For example, utility-scale solar panel fields require large areas for solar radiation collection. Such facilities can interfere with existing land uses, such as grazing, wild horse management and minerals production. Construction of these facilities requires the clearing and grading of large areas, which can result in soil compaction, alteration of drainage channels and increased erosion. There can be ecological impacts, such as adverse impacts on wildlife and interference with rainfall and drainage. Cultural and paleontological artifacts and cultural landscapes may be disturbed.
GIS mapping, which is available through some infrastructure management software, provides information on the project area that is essential to making the best choices for siting a solar panel field. GIS reveals necessary information about topography, existing infrastructure, existing utilities, land use, environmental assessments and possible routes for access roads. It also provides necessary data on proximity to the grid. Planners can review and monitor the project area through color-coded maps and layers that provide 3-D visualization.
Once the site is determined, GIS, functioning in coordination with the software, assists project planners and field agents in obtaining the necessary right-of-way agreements to clear the way for construction of the solar panel field. If the data is available online through a third-party provider, GIS can provide information on each parcel, including ownership and other title details.
Planners and field agents can manage the right-of-way acquisition process and land assets in a real-time, paperless environment that enables collaboration, efficiency and error reduction. Once the right-of-way agreements are reached, the company can manage all necessary lease and royalty payment agreements. The automation of those processes ensures significant savings to the company in terms of quicker turnarounds and greater accuracy and efficiency.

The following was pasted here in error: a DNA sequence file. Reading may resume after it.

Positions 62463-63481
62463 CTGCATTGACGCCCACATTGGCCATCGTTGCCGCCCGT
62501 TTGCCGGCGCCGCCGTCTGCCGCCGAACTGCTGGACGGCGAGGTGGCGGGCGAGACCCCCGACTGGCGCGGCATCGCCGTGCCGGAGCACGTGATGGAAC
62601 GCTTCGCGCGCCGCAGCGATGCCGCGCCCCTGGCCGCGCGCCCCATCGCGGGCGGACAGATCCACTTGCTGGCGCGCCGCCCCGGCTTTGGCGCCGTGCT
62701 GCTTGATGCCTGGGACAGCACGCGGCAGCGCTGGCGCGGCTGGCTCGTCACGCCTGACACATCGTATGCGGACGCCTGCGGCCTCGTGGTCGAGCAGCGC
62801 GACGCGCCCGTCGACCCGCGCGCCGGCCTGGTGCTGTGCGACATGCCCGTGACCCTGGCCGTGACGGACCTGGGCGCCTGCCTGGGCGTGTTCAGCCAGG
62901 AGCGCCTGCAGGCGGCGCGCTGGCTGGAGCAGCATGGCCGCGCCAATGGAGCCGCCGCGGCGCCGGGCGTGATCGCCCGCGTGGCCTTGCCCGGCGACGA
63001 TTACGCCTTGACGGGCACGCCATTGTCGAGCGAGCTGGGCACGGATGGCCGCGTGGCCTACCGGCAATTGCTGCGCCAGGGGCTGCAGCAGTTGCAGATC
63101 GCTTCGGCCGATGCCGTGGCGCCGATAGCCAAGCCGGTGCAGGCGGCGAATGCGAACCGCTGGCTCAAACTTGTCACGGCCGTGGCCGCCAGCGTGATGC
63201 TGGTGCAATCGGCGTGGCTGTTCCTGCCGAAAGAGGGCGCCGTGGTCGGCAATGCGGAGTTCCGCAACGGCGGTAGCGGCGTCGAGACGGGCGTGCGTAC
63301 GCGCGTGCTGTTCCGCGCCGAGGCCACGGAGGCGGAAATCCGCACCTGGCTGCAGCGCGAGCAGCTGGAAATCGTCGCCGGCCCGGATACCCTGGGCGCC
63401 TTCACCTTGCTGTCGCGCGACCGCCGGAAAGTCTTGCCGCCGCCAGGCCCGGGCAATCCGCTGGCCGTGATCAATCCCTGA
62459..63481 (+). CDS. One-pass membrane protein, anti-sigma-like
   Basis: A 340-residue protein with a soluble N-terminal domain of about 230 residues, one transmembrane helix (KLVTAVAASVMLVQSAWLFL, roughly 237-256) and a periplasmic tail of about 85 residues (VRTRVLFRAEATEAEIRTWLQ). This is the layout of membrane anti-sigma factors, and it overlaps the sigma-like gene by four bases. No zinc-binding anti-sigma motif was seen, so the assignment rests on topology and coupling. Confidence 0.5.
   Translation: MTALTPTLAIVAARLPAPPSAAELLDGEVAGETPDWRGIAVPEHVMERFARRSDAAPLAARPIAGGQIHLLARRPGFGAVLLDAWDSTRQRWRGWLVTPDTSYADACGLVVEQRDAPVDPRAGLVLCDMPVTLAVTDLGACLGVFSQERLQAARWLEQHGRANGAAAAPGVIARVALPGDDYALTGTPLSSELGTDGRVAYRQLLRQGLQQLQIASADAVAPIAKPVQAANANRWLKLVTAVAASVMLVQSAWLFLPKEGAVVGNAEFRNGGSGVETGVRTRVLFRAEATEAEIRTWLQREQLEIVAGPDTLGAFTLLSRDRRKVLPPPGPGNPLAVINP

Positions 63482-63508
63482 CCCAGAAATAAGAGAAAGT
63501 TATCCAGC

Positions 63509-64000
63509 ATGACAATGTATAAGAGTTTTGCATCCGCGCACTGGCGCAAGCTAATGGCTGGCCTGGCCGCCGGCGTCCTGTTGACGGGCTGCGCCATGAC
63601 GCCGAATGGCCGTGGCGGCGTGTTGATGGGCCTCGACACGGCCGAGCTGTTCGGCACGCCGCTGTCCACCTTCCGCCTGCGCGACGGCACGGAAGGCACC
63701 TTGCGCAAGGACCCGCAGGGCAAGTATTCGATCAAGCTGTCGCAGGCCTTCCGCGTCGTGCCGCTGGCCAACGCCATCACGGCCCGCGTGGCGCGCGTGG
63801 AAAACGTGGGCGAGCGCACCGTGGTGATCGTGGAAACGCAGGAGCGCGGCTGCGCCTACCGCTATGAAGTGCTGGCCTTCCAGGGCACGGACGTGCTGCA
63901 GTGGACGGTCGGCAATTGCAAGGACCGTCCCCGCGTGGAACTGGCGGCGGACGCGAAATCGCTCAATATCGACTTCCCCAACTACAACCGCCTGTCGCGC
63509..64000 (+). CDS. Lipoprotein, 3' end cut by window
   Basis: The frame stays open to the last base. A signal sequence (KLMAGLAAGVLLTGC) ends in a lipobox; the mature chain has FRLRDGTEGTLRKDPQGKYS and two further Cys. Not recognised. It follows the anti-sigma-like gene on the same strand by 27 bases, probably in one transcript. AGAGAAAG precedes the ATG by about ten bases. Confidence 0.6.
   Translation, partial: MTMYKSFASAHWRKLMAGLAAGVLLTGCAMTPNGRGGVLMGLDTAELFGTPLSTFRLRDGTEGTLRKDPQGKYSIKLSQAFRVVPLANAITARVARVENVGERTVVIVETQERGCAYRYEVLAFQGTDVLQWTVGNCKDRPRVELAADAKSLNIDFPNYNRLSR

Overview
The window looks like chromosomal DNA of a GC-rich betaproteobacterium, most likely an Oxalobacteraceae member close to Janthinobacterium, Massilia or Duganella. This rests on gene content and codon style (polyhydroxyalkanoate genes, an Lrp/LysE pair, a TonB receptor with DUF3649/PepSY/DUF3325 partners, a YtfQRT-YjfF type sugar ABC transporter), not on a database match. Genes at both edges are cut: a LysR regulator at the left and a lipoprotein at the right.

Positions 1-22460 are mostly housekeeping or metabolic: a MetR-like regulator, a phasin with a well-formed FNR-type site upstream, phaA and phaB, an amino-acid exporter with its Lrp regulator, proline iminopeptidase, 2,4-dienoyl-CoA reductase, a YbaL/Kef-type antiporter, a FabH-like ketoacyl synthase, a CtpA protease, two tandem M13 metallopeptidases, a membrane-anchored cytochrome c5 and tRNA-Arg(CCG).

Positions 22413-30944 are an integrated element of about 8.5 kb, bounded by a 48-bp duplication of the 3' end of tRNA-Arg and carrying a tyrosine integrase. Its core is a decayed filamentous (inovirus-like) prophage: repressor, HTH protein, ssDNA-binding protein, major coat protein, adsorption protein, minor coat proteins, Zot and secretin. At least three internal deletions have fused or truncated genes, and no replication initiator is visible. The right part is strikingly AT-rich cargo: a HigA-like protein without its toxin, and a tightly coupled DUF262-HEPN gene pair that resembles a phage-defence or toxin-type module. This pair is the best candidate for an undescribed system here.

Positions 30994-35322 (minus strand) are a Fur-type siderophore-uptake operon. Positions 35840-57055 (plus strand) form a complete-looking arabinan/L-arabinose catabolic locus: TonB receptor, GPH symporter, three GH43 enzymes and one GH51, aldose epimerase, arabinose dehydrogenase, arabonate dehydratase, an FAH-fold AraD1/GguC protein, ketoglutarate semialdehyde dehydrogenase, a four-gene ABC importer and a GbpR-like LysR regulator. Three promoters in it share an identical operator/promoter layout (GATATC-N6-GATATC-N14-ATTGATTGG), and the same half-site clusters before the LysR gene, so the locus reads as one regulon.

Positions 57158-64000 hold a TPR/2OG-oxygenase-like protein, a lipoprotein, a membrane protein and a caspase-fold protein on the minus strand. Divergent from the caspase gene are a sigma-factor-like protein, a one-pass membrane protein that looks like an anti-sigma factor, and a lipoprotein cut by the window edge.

Solar panel projects oftentimes are many miles from the company’s headquarters or satellite offices. That makes mobile technology important to the efficiency and overall success of the project. Field agents can access the central Web database of organizational and project information through development, construction and operation of the project. Using their mobile devices, they can upload new project information, including notes and photographs. They can receive automated alerts to conduct inspections, and upload the results of those inspections quickly in the field. If new parts or equipment is needed, the order can be placed from the work site without having to wait to return to the office.
Companies have experienced 35 percent savings in their solar panel field project costs through greater efficiencies. This, in combination with the lower cost of solar panels, has made a significant difference to the bottom line for companies in the solar panel industry. It is not surprising that solar energy installations have grown dramatically during recent years.
Due to decreasing costs, advancements in technology and increased awareness of the need to convert to renewable energy sources, solar energy is poised for an unprecedented surge in the marketplace.
Dan Liggett is Communications and Public Relations Manager for geoAMPS, a technology company in the Columbus, OH area that specializes in software solutions to manage land rights and infrastructure assets. For more information, visit www.geoamps.com.